In the summer of 2018, or the Window of the Goalkeeper, a data analyst at a Premier League club was staggered by Chelsea’s world record purchase of Kepa Arrizabalaga in the position.
It wasn’t so much the £71m fee that spun his head, nor the fact that it was spent on such a young player with just two seasons of top-flight experience.
What perplexed him was the recruitment of a stopper who had not proven effective at claiming crosses, dealing with set-pieces, dominating his area, using his feet to make saves, short build-up play and had a tendency to rashly rush off his line when facing one v ones - at that cost, for a top team in England’s top flight.
For several who work in recruitment, the weaknesses in his game were a red flag for this league at a club with the highest expectations. His strengths - super quick reflexes, consistency in shot saving - and the billing as Spain’s best emerging keeper did little to mitigate their concerns.
For several managers past and present, his show of dissent in the 2019 Carabao Cup final was a point of no return. Regardless of his fee, of his age, of his desire to stay on, it undermined Maurizio Sarri, the technical staff and the squad.
But that, at least, was a sign of confidence in his abilities. He backed himself, albeit in the wrong manner. That kind of self-belief is a distant memory now, with Kepa walking onto the pitch expecting to falter in the knowledge that his manager and teammates are practically banking on it.
Body language on the pitch doesn’t lie and the psychological effects of this whole situation has superseded the footballing side: the keeper is struggling with the basics in fear of fudging up, again. It’s a self-fulfilling prophecy.
The mind rewinds to Frank Lampard discussing the decision to drop Kepa for Willy Caballero in the FA Cup final, saying of the Argentine: “we rely on him and we trust him.”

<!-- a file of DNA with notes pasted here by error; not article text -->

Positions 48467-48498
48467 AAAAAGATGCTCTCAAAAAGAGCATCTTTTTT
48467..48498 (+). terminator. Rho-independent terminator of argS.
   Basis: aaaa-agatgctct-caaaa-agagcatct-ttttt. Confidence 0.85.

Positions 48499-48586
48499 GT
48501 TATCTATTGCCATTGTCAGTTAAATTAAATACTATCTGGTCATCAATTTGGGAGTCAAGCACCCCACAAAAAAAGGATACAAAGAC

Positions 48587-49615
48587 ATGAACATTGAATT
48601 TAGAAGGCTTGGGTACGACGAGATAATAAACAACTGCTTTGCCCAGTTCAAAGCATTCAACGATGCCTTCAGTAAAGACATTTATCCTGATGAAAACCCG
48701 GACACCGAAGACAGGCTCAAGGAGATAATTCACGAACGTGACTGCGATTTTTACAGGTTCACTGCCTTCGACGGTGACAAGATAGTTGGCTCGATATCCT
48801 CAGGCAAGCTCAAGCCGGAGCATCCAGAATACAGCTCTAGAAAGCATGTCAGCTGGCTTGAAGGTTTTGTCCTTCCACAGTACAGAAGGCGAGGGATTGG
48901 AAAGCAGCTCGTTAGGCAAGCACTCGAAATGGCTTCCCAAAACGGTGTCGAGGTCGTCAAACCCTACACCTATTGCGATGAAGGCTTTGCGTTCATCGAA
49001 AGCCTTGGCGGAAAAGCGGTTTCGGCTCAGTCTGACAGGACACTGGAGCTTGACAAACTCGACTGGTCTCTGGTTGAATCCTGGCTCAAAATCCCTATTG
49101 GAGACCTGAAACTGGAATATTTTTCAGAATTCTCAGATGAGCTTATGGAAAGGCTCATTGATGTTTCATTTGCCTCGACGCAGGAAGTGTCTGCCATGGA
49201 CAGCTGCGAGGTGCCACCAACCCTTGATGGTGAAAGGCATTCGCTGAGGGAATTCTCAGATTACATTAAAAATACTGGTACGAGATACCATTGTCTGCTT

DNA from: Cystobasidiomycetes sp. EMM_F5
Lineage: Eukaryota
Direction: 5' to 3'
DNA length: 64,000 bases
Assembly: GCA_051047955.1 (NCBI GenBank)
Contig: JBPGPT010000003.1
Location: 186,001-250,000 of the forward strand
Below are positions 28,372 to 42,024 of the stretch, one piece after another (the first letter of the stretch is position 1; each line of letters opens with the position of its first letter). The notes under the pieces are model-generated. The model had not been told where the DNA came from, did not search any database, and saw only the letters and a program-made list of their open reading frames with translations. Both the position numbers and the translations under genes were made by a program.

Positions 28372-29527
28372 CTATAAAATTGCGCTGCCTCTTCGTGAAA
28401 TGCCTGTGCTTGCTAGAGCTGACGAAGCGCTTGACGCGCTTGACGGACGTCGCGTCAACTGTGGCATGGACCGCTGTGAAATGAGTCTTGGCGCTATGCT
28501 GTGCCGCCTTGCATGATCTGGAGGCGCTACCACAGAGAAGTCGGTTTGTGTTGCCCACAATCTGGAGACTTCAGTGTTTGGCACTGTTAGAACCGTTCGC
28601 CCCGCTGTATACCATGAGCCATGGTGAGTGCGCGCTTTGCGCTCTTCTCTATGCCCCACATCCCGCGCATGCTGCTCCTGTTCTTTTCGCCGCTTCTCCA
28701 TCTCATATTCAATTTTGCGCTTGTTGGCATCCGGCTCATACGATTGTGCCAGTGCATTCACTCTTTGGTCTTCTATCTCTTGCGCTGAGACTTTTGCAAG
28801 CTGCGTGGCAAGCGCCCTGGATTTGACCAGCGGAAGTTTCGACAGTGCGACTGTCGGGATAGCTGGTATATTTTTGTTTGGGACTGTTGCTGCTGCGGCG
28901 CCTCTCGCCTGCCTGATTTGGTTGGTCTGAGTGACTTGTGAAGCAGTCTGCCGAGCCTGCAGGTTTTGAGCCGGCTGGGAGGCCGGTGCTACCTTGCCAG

Those words cannot be used for the number one, which is why Edouard Mendy will imminently switch to Stamford Bridge from Rennes for £22m.
But what happened to Kepa? His first campaign in England was in keeping with his career averages. Last season, he saved only 54.5% of shots on target, which is the lowest figure for any regular keeper in the division since 2003-04.
Rob Green, who was at Chelsea during 2018-19, pins it down to an alteration in what Kepa has been asked to do which is in conflict with his game.
“The wholesale changes Frank Lampard made in the style of play from under Sarri was massive,” the former goalkeeper explained on Premier League TV. “I think there was a relationship breakdown in terms of Frank wanting to play a certain way and Kepa wasn’t willing to do it so much.
“It’s a difficult one because as a goalkeeper, you want to feel comfortable, you want to feel confident within the team, but when things change so much, you become uncomfortable in yourself. What he thrived in, I think that’s been taken away from him and the relationship between him and the manager and him and his teammates is fractured.
“At the end of last season, Willy Caballero was brought in, so they decided to make that change, but then in the matter of one game and in the space of weeks, it’s different again. That chopping and changing also doesn’t help. There isn’t that stability there, there isn’t continuity.”
Green highlighted two further problems: trying to regain form when everyone is waiting on you to err and while the opposition have made targeting you part of their arsenal.
On Sunday against Liverpool, Sadio Mane’s second was a product of the club’s attackers persistently putting pressure on the keeper’s goal kicks - a tactic Jurgen Klopp had revealed.
The opener was a combination of glorious movement from the Senegalese and Andreas Christensen not having any confidence that Kepa could deal with the situation.
The champions were also alert to the stopper’s habit of unnecessarily rushing out to chase a ball and he was lucky that Mohamed Salah didn’t profit from such a miscalculation in the first half.
Mendy’s arrival will remove Kepa from between the sticks, the spotlight and the firing line. The keeper that refused to come off will now be relieved not to have to pull on his gloves.
It is hard not to sympathise - this is a 25-year-old who has lost the art of what he is best at and has lost part of himself. Recovering that will be an almighty battle which needs to be fought in new surroundings where everyone - especially his own team - is not waiting for him to trip up.